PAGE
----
Please, not Windows again!

--Originally published at #CParravirgen

As part of the collective knowledge, I parter up with my friend Alex Carrillo, please give it a check at his blog too!

This time, we decided to work together on a blog about OS security. Here is what we came up with:

An OS can face many types of threats, and it needs to be able to protect itself. Here we will list some features or actions, that an OS needs to have or be done.

  • User Authentication
    • User authentication is a very important aspect to have, because with this, the OS can give access only to does people that have a user and a password. if an external person tries to access the computer by trying an invalid user and password, this will immediately reject them. Also by creating users, the OS can gave special privileges to some users. Of course, to be able to do that, the administrator is the one user that can do.
  • Security Policy
    • Creating a good and well-though security policy for the OS is a fundamental piece in making the OS more secure. We mention this, because this will be the base of creating the OS we want.
  • Vulnerability Assessment
    • From time to time, is very important to check for vulnerabilities in the system,and trying to solve them. Like they say, a computer connected to the internet is more vulnerable than an isolated one. So with that last thought in mind, we have to make sure to fix any problem that the OS might have before anyone else.

Even though we try to make our computer more secure, the reality is that we are not going to be able to make it 100% secure; but we can try to make it the most secure we can. There exist dozens of OS around

world, and because of that there is a classification of how trustworthy is a computer. This classification was made by the U.S. Department of Defense and it is called “Trusted Computer System’s Evaluation Criteria”, and this how they classify them

  • Type A.- is the highest level of security. This systems are proved not to have any kind of bugs or possibilities of having vulnerabilities.
  • Type B.- this level provides the mandatory protection. Users have special features of what can they do and what they can’t do.
  • Type C.- this level counts with user authentication and access control.
  • Type D.- this level doesn’t have any security at all, is the least secure.

So, which one is the most secure OS?

Nearly every Operating System is designed with Security as a requirement, but there can’t be a truly Secure Operating System. Maybe you have probably already heard of various security-focused Operating Systems like Tails, Whonix and Kali Linux. All these operating systems, including Windows, Linux, BSD, even OSX, are all based on a Monolithic Kernels, and it requires just one successful Kernel Exploit to hack the whole system. So, a reasonably secure operating system is one that keeps all crucial elements and activities isolated from each other.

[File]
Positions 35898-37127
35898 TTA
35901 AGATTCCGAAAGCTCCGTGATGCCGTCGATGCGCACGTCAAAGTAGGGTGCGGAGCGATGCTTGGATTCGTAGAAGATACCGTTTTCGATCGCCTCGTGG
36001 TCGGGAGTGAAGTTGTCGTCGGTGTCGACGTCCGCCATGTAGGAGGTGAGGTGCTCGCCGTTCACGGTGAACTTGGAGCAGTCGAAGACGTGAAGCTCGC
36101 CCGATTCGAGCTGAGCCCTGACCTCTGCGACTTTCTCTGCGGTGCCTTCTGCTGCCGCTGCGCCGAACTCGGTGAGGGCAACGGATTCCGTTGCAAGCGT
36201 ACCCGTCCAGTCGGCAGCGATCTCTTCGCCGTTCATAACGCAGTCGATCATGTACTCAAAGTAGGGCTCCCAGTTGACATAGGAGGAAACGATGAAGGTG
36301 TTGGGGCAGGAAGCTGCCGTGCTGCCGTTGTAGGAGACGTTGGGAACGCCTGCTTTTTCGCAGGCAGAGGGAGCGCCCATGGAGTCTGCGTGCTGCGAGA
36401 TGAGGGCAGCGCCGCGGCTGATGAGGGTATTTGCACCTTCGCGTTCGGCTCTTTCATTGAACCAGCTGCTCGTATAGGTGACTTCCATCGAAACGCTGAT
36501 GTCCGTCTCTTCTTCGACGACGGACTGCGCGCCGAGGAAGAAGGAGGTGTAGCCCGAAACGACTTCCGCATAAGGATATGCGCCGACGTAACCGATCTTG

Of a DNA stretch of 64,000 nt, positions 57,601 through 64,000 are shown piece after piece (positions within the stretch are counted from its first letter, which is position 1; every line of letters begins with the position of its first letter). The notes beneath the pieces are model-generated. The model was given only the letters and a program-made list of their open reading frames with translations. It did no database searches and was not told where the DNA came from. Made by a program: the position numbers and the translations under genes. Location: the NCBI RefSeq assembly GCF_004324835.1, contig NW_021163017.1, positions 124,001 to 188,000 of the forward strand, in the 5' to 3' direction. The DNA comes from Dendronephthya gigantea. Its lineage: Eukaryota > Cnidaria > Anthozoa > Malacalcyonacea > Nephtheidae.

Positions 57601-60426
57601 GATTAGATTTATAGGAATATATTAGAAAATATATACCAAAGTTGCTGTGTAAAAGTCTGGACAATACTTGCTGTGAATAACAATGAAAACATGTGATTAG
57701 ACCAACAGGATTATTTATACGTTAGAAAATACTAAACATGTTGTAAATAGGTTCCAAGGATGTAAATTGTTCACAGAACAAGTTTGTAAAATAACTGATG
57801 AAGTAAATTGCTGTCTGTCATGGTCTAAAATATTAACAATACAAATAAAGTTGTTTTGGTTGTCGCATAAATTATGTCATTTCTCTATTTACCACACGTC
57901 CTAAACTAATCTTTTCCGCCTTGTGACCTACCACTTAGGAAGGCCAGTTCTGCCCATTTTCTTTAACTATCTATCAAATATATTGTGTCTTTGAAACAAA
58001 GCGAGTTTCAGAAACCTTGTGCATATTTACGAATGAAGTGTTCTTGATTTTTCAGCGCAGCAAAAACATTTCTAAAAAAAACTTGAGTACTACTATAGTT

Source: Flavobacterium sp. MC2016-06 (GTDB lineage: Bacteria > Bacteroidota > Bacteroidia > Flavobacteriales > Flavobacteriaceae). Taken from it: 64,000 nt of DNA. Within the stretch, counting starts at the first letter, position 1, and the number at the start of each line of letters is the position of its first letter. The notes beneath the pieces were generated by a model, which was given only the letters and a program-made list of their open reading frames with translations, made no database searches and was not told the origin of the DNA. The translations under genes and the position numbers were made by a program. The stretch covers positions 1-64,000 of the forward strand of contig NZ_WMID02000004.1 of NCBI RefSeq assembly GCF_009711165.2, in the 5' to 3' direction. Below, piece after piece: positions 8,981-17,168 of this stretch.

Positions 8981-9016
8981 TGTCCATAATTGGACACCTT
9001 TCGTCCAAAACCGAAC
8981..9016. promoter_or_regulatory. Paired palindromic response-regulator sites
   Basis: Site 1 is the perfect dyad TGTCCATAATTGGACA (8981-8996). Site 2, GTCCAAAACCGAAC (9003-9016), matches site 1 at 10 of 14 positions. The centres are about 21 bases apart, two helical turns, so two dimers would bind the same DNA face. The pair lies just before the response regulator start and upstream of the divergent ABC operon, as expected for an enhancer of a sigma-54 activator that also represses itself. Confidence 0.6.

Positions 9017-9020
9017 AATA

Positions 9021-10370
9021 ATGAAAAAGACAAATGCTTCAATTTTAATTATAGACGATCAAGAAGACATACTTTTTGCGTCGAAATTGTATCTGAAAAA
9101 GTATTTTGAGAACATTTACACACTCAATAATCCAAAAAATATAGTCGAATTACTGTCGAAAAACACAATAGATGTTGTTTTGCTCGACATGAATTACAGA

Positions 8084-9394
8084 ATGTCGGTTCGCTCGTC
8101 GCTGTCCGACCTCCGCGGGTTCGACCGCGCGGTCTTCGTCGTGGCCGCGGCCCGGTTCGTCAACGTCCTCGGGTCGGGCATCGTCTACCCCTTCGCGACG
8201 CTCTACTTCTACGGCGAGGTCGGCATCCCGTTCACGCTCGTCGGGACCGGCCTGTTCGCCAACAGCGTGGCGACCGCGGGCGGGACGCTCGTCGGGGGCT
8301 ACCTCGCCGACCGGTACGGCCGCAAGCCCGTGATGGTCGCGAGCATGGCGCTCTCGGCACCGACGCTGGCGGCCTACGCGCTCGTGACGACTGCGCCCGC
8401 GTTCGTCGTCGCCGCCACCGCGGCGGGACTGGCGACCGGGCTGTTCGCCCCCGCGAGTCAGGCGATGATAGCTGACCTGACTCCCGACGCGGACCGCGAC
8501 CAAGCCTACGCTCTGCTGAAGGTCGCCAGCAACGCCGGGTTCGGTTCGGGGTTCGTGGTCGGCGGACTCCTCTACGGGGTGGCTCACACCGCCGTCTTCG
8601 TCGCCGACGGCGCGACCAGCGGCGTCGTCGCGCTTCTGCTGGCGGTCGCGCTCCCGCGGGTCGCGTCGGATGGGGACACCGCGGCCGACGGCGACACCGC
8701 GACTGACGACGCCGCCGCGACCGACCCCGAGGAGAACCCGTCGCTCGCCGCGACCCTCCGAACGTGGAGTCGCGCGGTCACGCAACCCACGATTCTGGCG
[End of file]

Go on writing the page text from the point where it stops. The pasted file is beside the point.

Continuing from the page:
There is a project with an OS called Qubes OS. It is a Linux based security-oriented and open-source operating system for personal computers, which runs everything inside the virtual machines.

Its visualization mechanism follows ‘Security by Isolation’ (Software Compartmentalization) principle to secure the systems, i.e. enabling the Principle of least privileges.

So, If you are a victim of a malicious cyber attack, doesn’t let an attacker take over your entire computer.

This can be a good way to keep security for the OS, at then end, is not perfect and as always, it tends to be on one or two sides of the security triangle, enforcing confidentiality and integrity, but may not have the complete availability as other systems do.

Other interesting topic to review is about Windows 10 and its updates. To comment a little on the subject, here is an article that might be interesting to read from the ONMsft site. “For those that didn’t know, Windows 10 now has forced automatic updates (unless you are on Windows 10 Professional, then you can delay Windows Updates). Yes, your PC will now be kept secure at all times, but this isn’t limited to just security updates. In fact, Windows 10’s forced automatic updates cover anything/everything Microsoft wants to put on your PC as part of Windows 10. This can potentially lead to problems, say for example a bad graphics driver.”

There are so many reasons why this is bad, the most important is because this can lead to major problems in your computer, which is not cool. Personally, we recommend a few things against this:

  1. Do NOT use Windows! Use Mac (if you have enough money and are willing to try it), or get a PC and install any flavor of Linux in it.
  2. If you really need Windows, do NOT use Windows 10! Instead, keep the nice and stable Windows 7. It is still not the best option, but way better than using Windows 10.
  3. Switch to Windows 10 PRO. If you just can’t stop using Win 10, then at least use a distribution that gives you more power over your PC.
  4. Return the PC and ask for another one without Win 10, or ask the downgrade to Win 7.